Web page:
An e-yuan, a euro or a dollar? The world’s central banks are getting to grips with digital cash
The rise of central bank digital currency Large economies are exploring the options available. Image: iStock
The world’s largest central banks are stepping up efforts to issue digital cash to fend off emerging threats to traditional currency and make payments systems smoother.
In recent weeks, China’s central banks in the UK have stepped up efforts to test and research such technology, in part as potential rivals such as bitcoin move from financial margins to adoption. by major investors and companies.
Here’s what you need to know about Central Bank Digital Currencies (CBDCs):
What’s the idea?
CBDCs are the digital equivalent of banknotes and coins.
Like traditional cash, it will give holders a direct claim on the central bank and allow businesses and individuals to make electronic payments and transfers.
But access to central bank money beyond physical liquidity has so far been limited to financial institutions such as banks.
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Any large-scale adoption of CBDCs could have major economic and financial implications.
But don’t we already have digital money?
Yes, every time you use a debit or credit card, or a payment app, to buy groceries or do some dry cleaning, you are using some form of digital currency.
But this is created by commercial banks, on the basis of central bank money electronically credited to their accounts.
This form of digital cash is not as “risk free” as a CBDC. Deposits with commercial banks are generally only insured by governments up to a certain amount. If a bank goes bankrupt, you could lose your savings.
Why are central banks interested?
They fear losing control over the currency supply and payment systems to cryptocurrencies, whether it’s bitcoin or private efforts like the Facebook-backed Diem Project.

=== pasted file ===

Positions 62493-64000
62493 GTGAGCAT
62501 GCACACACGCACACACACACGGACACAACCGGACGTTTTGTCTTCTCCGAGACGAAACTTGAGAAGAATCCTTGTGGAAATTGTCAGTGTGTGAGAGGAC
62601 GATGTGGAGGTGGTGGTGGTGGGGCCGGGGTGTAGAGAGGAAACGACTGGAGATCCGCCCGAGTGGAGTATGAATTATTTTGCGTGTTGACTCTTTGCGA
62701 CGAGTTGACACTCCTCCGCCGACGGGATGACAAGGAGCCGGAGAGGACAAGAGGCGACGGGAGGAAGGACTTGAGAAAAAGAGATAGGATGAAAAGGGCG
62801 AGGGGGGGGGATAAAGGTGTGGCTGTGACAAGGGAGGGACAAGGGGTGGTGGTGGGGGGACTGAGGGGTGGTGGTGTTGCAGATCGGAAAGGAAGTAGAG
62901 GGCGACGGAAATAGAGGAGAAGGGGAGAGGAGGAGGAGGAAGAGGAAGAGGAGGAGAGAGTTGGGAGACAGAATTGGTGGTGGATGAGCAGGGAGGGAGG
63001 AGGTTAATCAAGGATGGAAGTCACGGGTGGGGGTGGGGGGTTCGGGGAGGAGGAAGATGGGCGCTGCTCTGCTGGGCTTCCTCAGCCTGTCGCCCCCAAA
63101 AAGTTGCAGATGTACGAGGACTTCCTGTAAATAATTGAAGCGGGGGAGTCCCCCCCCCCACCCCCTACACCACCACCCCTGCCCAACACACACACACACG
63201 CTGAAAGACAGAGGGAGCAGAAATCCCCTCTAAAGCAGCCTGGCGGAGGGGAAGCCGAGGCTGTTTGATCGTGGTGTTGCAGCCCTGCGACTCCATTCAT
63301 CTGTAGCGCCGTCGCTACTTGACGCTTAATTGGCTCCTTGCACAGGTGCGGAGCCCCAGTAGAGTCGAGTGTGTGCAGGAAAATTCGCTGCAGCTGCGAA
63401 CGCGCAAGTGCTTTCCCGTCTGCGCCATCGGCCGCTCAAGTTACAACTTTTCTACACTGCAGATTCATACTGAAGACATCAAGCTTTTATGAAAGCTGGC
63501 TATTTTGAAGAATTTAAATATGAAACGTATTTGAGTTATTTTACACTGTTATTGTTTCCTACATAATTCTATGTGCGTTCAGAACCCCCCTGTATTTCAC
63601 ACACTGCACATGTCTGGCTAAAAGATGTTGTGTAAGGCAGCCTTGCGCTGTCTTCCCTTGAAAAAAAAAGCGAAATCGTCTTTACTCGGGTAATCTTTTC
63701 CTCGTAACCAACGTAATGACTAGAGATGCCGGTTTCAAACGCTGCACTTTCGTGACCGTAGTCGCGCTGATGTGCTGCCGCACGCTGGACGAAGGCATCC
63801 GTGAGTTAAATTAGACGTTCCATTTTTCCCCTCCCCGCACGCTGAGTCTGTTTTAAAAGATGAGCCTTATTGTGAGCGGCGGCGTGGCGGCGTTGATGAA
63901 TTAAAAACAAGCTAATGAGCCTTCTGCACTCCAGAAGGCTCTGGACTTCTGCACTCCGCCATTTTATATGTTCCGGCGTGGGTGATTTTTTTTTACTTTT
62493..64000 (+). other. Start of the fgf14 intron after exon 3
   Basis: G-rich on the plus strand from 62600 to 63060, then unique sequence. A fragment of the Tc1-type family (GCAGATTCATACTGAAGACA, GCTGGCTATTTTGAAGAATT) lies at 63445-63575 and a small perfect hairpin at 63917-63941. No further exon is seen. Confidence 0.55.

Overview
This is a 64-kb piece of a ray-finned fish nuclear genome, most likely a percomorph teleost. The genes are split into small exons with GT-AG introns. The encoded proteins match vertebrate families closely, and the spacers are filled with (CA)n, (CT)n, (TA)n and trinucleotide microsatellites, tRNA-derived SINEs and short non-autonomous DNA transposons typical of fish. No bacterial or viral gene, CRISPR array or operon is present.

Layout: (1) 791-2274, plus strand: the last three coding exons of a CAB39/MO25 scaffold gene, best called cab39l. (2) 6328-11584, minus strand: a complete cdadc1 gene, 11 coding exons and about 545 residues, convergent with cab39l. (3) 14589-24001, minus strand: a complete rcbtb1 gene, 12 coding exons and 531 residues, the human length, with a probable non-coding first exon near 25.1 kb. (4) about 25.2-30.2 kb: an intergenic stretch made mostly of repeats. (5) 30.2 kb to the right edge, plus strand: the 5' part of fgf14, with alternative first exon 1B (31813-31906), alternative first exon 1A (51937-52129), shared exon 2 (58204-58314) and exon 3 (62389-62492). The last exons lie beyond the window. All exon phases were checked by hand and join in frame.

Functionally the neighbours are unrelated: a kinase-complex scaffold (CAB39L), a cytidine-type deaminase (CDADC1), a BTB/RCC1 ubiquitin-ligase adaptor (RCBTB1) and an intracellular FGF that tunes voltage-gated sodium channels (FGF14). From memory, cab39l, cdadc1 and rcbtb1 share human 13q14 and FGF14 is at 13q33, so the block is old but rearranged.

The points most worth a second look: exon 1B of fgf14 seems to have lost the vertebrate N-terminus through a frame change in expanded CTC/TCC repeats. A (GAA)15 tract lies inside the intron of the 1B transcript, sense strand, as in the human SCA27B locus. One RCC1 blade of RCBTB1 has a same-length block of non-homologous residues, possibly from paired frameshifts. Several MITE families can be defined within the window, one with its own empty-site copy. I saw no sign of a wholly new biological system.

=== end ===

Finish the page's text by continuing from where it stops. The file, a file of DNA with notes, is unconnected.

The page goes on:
The spread of payment methods not supervised by a central or public body could weaken central banks’ hold on money supply and economic stability
The spread of forms of payment not supervised by a central or public body could weaken central banks’ hold on money supply and economic stability. Although distant, this threat has become more real amid massive adoption of cryptocurrencies.
As the use of physical cash declines, a CBDC would also ensure that the public has access to central bank money. They could also offer a new tool for central banks to transmit monetary policy and maintain the stability of economies.
What would a CBDC look like?
The scope and form of CBDCs will vary depending on central bank objectives and political issues.
A CBDC can take the form of a token stored on a mobile phone or a prepaid card. It can also exist on an account managed directly by the central bank or an intermediary bank.
There is nothing to say that it should use blockchain, the technology that powers cryptocurrencies.
The People’s Bank of China (PBOC), for example, has said its digital yuan will not be based on a blockchain. The Swedish e-krona, currently under testing, is, like bitcoin, blockchain-based.
Who is leading the way?
The PBOC aims to become the first major central bank to issue a CBDC. Its work, which is part of a process of internationalization of the yuan, is advanced. State banks are promoting the digital yuan ahead of a shopping festival on May 5.
Western central banks take longer.
The US Federal Reserve has said it will not rush any digital dollars. This year, however, will be important in getting things done, his head said.
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The European Central Bank plans to launch a digital euro within the next five years. The Bank of England stepped up its research last week, without making any commitments.
Small central banks are also active. Last year, the Bahamas became the first country to introduce a nationwide CBDC, and the Eastern Caribbean this month became the first central bank in the monetary union to issue digital cash.
And the risks?
Any massive migration to a CBDC could deprive commercial banks of a cheap and stable source of funding such as retail deposits.
In a crisis, CBDCs could see customers rushing to withdraw their deposits from commercial banks, preferring the security of liquidity guaranteed by the central bank. To counter this, most early designs envision a cap on CBDC holdings.
Central banks could redistribute the money they collect in CBDC deposits to lenders, but Swedish commercial bankers fear that the availability of mortgages or business loans will become dependent on the bank’s risk appetite central.
In emerging economies dependent on foreign currencies such as the dollar, easy-to-use CBDCs could also accelerate the decline of national sovereign currencies, erode the influence of monetary policy, and potentially destabilize local economies. – Reuters